Hon. Bob Runciman, Chair of the Standing Senate Committee on Legal and Constitutional Affairs, presented the following report:
Tuesday, June 7, 2016
The Standing Senate Committee on Legal and Constitutional Affairs has the honour to present its
Your committee, to which was referred Bill C-14, An Act to amend the Criminal Code and to make related amendments to other Acts (medical assistance in dying), has, in obedience to the order of reference of June 3, 2016, examined the said bill and now reports the same without amendment.
The Hon. the Speaker: Honourable senators, when shall this bill be read the third time?
(On motion of Senator Harder, bill placed on the Orders of the Day for third reading at the next sitting of the Senate.)
Hon. Diane Bellemare (Legislative Deputy to the Government Representative in the Senate): Honourable senators, with leave of the Senate and notwithstanding rule 5-5(j), I move:
That, in order to allow the Senate to receive a Minister of the Crown during Question Period as authorized by the Senate on December 10, 2015, and notwithstanding rule 4-7, Question Period shall begin at 3:30 p.m., with any proceedings then before the Senate being interrupted until the end of Question Period, which shall last a maximum of 40 minutes;
That, if a standing vote would conflict with the holding of Question Period at 3:30 p.m. today, the vote be postponed until immediately after the conclusion of Question Period;
That, if the bells are ringing for a vote at 3:30 p.m. today, they be interrupted for Question Period at that time, and resume thereafter for the balance of any time remaining; and
That, if the Senate concludes its business before 3:30 p.m. today, the sitting be suspended until that time for the purpose of holding Question Period.
The Hon. the Speaker: Is leave granted, honourable senators?
Hon. Senators: Agreed.
The Hon. the Speaker: On debate.
Senator Bellemare: Honourable senators, that goes without saying. Today's invitation is for the Minister of Small Business and Tourism. She was scheduled to come a while ago, but was unable to do so because of a vote in the other place that day. We had been planning to send the invitation a while ago, but with all the emotion around Bill C-14, the motion was not moved last week. That is why we are seeking leave today.
The Hon. the Speaker: Is it your pleasure, honourable senators, to adopt the motion?
Hon. Senators: Agreed.
(Motion agreed to.)
Hon. Peter Harder (Government Representative in the Senate): Honourable senators, I give notice that, at the next sitting of the Senate, I will move:
That the Senate adopt the following resolution, established by Order of the Governor General in Council on April 19, 2016, for the purposes of subsection 15(2) of the Fair Rail for Grain Farmers Act:
"That, pursuant to subsection 15(1) of the Fair Rail for Grain Farmers Act, the coming into force of subsections 5.1(2), 6(2), 7(2), 8(2), 9(2), 10(2), 11(2) and 12(2) of that Act on August 1, 2016 be postponed for a period of one year."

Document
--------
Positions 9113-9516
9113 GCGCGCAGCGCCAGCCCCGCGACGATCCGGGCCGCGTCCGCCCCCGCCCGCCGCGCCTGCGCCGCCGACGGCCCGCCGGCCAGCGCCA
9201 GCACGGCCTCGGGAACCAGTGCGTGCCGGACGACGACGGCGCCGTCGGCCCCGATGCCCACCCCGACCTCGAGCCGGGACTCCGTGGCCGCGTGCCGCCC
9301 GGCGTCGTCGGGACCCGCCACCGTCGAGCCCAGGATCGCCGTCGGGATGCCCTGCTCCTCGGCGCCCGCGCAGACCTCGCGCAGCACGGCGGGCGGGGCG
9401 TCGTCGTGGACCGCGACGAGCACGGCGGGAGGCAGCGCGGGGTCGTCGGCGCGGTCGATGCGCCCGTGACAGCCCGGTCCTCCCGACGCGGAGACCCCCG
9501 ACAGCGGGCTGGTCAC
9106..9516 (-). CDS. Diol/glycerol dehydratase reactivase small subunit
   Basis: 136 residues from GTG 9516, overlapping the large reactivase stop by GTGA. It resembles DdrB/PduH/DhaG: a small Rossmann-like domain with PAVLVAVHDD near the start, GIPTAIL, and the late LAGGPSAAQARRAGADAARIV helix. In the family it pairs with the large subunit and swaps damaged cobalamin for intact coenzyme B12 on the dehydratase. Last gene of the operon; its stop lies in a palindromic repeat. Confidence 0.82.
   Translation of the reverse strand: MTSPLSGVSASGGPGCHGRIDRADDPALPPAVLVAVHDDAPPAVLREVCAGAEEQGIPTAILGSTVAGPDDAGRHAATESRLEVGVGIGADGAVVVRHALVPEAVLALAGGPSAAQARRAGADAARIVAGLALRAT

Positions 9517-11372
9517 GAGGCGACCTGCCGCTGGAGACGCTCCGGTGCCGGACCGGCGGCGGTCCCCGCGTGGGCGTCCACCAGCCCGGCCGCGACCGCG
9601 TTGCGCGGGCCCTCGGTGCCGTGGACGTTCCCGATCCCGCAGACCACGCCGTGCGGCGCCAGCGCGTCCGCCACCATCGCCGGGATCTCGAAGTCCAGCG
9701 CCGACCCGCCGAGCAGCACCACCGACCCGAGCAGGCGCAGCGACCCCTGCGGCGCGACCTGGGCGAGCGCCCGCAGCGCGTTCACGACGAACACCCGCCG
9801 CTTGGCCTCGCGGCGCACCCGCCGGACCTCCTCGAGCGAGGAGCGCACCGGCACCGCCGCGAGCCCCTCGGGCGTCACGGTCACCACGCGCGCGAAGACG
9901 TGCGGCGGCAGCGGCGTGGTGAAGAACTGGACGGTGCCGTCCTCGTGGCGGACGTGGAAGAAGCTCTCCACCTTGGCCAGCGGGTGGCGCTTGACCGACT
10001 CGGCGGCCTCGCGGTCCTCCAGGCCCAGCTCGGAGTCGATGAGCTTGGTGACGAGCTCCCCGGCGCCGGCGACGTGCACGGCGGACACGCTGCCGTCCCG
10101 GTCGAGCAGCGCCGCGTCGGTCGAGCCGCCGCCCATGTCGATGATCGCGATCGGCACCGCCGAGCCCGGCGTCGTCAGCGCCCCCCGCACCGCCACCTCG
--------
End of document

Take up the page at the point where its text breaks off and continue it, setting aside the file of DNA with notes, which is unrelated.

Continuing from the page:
Hon. Diane Bellemare (Legislative Deputy to the Government Representative in the Senate): Honourable senators, with leave of the Senate and notwithstanding rule 5-5(j), I give notice that, later this day, I will move:
That the provisions of the order of February 4, 2016, respecting the time of adjournment, be suspended on Wednesday, June 8, 2016; and
That the provisions of rule 3-3(1) be suspended on Wednesday, June 8, 2016.
The Hon. the Speaker: Is leave granted, honourable senators?
Hon. Senators: Agreed.
Hon. Salma Ataullahjan: Honourable senators, I have the honour to table, in both official languages, the report of the Canadian parliamentary delegation of the Inter-Parliamentary Union (IPU) respecting its participation at the Third IPU Global Conference of Young Parliamentarians and the One-Hundred and Thirty-Forth IPU Assembly and Related Meetings, held in Lusaka, Zambia, from March 16 to 17 and 19 to 23, 2016.
Hon. Salma Ataullahjan: Honourable senators, I have the honour to table, in both official languages, the report of the Canadian parliamentary delegation of the Inter-Parliamentary Union (IPU) respecting its participation at the Sixtieth Session of the United Nations Commission on the Status of Women, held in New York, New York, United States of America, on March 15, 2016.
Hon. Michael L. MacDonald: Honourable senators, I give notice that, at the next sitting of the Senate, I will move:
That, notwithstanding the order of the Senate adopted on Wednesday, March 9, 2016, the date for the final report of the Standing Senate Committee on Transport and Communications in relation to its study on the development of a strategy to facilitate the transport of crude oil to eastern Canadian refineries and to ports on the East and West coasts of Canada be extended from June 30, 2016 to November 17, 2016.
The Hon. the Speaker: Honourable senators, pursuant to the motion adopted in this chamber earlier today, Question Period will take place at 3:30 p.m.
Hon. Peter Harder (Government Representative in the Senate): Honourable senators, I have the honour to table, in both official languages, the answer to the oral question asked by the Honourable Senator Martin on April 21, 2016, concerning the Pacific NorthWest LNG project.